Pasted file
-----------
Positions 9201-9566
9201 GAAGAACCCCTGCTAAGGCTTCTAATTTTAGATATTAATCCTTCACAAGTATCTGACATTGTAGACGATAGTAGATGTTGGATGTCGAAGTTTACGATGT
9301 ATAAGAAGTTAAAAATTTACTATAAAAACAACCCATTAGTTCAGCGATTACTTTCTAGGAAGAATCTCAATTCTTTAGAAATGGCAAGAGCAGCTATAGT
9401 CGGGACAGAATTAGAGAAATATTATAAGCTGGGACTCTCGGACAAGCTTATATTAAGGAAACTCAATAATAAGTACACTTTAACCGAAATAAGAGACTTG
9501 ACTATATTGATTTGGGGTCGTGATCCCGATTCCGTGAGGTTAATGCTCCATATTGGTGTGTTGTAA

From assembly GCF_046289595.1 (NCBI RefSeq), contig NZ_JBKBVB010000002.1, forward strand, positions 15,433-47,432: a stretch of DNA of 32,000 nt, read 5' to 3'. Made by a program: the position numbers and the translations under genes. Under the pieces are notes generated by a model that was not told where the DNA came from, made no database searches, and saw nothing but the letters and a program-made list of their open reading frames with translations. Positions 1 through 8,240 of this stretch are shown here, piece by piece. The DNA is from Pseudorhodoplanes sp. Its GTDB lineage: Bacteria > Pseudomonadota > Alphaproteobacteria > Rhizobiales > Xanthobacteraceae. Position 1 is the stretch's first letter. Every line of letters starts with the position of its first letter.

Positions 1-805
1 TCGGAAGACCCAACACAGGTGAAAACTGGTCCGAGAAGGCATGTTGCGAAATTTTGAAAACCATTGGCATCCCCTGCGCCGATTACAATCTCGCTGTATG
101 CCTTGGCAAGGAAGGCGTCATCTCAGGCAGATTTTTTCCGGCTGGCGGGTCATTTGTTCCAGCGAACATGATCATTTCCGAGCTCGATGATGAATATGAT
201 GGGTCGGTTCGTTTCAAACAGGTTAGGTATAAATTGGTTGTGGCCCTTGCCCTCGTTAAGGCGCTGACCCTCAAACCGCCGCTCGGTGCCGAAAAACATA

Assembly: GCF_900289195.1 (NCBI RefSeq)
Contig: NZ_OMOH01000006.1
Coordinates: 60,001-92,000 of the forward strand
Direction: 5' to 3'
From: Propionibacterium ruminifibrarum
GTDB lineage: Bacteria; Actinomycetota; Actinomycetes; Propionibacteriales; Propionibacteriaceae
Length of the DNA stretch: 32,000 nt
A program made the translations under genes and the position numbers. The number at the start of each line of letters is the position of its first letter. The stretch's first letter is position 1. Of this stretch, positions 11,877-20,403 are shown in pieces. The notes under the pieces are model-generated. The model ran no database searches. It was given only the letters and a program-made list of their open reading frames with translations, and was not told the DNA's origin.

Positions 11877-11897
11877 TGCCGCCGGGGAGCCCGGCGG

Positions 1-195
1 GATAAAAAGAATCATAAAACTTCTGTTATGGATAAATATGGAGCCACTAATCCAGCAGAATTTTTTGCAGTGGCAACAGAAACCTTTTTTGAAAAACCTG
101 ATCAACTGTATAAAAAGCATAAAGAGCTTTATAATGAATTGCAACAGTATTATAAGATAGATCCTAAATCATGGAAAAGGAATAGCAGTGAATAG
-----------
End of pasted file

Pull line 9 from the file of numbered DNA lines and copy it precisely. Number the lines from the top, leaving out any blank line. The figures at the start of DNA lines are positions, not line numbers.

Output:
101 CCTTGGCAAGGAAGGCGTCATCTCAGGCAGATTTTTTCCGGCTGGCGGGTCATTTGTTCCAGCGAACATGATCATTTCCGAGCTCGATGATGAATATGAT